On Lena Dunham and the “Girls” craze
I have realized what it is about “Girls” that irks me so much. Lena Dunham’s show is so transparently an attempt to actualize the fantasies of young, neurotic American girls that are roughly Dunham’s age, that it has the potential to be a truly thought-provoking show, were it to be played up as such (this is the very reason why “Sex and the City” was so pivotal and important for television). However, Dunham instead insists on treating her show as a form of popular muckraking, an excavation into the “real lives” of “real women” dealing with “real problems” in “real America,” and instead of ringing true it simply falls flat.
People are so quick to level insults at Dunham’s figure because they are afraid to admit that it is not the artifice of the show (a fairly believable portrayal of white-collar New York City) which is completely baseless, but more the insipidity of Dunham’s character, cadence and all-around style. I would argue 100% that Patrick Wilson would never attach himself to Dunham’s Hannah Havorath because he could do better, but not because (like Wilson’s actual wife) Hannah is a size 10, but because her personality is that of a twelve-year old Sandra Dee. Lena Dunham is so shamelessly confident in her ability to channel the pressing issues of women that she doesn’t stop to consider that maybe she is too self-involved, too blinded by her own narrow mind, to speak for other women.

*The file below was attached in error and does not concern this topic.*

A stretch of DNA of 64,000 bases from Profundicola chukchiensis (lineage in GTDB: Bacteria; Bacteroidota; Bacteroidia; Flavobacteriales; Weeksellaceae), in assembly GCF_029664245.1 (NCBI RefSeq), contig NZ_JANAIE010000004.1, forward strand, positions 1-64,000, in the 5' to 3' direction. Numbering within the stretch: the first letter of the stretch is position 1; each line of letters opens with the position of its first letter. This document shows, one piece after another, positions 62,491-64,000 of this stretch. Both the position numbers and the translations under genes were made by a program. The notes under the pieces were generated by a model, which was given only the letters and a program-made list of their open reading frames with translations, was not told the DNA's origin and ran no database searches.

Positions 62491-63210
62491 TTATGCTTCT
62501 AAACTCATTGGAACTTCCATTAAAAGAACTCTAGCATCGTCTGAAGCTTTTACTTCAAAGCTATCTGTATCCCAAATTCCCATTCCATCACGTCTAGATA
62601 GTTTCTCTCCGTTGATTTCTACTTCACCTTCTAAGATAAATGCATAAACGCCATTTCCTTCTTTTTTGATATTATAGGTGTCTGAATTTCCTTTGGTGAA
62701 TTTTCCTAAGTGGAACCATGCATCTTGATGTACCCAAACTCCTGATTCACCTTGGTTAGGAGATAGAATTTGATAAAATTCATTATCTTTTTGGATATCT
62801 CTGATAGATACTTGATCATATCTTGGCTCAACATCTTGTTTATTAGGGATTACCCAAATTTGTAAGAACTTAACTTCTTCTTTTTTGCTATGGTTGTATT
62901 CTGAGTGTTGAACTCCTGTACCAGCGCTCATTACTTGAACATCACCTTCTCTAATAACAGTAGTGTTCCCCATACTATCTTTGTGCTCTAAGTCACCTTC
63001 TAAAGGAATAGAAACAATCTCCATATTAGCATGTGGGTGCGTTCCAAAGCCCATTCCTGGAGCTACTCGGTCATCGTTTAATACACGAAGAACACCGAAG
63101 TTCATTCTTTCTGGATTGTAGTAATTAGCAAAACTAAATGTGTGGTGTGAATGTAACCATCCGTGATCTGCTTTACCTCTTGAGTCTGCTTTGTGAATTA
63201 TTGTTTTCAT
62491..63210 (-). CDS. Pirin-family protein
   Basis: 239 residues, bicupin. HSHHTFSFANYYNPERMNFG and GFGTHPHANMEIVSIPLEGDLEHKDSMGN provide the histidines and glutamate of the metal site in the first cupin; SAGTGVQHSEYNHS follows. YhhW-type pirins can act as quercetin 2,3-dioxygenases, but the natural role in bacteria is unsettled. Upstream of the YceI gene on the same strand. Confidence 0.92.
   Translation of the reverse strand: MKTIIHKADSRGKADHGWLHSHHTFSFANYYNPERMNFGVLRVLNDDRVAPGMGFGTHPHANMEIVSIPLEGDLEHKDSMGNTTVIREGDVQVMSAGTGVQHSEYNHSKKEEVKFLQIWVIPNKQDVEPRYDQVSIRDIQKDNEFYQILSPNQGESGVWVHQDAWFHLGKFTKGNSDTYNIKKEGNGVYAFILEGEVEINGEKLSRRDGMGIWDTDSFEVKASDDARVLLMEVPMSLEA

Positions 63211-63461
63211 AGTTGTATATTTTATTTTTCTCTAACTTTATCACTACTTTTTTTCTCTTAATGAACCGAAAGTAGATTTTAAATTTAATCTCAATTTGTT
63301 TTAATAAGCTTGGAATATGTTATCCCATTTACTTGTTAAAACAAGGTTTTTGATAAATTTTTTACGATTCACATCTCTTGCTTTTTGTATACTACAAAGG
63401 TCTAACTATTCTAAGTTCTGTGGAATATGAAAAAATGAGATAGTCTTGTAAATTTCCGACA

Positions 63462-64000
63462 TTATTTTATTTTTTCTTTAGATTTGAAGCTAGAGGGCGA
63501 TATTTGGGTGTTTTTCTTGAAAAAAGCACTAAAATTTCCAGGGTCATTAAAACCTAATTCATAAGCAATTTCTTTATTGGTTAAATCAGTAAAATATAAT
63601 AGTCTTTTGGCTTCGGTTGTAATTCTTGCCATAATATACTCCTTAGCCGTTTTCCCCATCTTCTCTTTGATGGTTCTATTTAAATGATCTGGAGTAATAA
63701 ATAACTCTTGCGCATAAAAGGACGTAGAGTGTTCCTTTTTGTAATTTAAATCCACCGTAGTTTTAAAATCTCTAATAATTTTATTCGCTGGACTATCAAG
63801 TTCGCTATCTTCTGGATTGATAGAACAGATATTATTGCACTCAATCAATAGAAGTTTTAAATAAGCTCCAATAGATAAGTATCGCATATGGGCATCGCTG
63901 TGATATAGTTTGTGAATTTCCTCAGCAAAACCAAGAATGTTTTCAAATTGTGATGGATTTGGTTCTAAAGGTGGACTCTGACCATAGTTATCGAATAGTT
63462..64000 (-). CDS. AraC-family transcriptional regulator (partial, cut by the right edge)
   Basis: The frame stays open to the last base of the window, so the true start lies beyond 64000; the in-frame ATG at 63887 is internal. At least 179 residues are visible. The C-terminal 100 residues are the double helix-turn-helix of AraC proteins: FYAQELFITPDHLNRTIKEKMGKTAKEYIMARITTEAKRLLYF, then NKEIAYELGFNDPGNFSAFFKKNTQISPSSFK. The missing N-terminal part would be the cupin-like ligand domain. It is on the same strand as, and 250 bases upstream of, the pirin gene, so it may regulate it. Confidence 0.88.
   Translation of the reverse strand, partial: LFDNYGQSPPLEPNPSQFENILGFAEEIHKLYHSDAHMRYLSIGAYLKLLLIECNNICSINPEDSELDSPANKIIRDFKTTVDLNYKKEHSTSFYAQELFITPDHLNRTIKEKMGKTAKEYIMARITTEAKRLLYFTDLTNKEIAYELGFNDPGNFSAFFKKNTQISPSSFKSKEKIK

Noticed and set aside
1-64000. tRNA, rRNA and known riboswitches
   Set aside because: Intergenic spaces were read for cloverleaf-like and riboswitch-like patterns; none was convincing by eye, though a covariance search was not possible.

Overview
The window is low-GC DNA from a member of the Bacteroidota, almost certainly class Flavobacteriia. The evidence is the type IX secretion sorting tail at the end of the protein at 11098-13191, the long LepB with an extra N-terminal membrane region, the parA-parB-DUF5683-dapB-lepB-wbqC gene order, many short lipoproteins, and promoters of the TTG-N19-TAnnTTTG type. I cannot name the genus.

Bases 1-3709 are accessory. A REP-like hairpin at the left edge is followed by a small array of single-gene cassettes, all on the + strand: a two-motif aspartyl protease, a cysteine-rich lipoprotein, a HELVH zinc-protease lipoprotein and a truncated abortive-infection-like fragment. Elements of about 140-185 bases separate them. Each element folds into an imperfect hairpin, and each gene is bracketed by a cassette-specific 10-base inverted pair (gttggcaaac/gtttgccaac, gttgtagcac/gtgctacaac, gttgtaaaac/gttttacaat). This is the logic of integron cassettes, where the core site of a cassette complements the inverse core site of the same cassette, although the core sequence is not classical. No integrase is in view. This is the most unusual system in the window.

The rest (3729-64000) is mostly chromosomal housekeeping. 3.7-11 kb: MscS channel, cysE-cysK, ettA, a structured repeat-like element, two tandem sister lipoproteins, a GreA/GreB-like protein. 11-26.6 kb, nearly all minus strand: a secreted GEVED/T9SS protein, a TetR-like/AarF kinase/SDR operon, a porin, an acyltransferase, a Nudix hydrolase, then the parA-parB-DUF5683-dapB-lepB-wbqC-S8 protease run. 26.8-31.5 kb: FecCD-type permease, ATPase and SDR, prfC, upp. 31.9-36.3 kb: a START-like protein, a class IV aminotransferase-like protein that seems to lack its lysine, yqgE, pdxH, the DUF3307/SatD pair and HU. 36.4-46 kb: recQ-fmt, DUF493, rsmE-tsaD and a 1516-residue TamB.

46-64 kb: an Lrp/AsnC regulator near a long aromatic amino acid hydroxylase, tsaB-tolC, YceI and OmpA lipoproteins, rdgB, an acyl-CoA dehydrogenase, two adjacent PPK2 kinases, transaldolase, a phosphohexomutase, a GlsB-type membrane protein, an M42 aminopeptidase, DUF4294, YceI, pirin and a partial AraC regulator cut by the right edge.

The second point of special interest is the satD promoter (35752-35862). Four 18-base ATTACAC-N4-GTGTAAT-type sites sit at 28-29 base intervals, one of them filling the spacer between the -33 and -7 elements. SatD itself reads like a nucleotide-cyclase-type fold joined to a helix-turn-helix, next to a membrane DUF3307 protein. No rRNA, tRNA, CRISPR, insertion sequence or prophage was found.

Her snarky tone is adorable for all of five seconds, but by the time she delivers her infamous “I may be the voice of my generation” spiel to her parents, we all know that this is not Hannah talking, but Lena. It’s painfully obvious. This is what she wants, and her show is proof that this is what she intends to do: insinuate herself into the social consciousness as a voice for the size 10’s. However, the sad truth is that women need not — should not — look to her as a role model, because the brand of woman she is selling is self-absorbed and dismissive of anything that is not in line with her own conception of beauty, intelligence or sensibility. She is, in all honesty, as shallow as her own critics, who rip apart her chunky, tattooed torso and mosquito breasts. Yes, there is more to the average girl than flesh and blood (a message her show tries to communicate), but in the case of Lena Dunham, the little else of her there is will not last.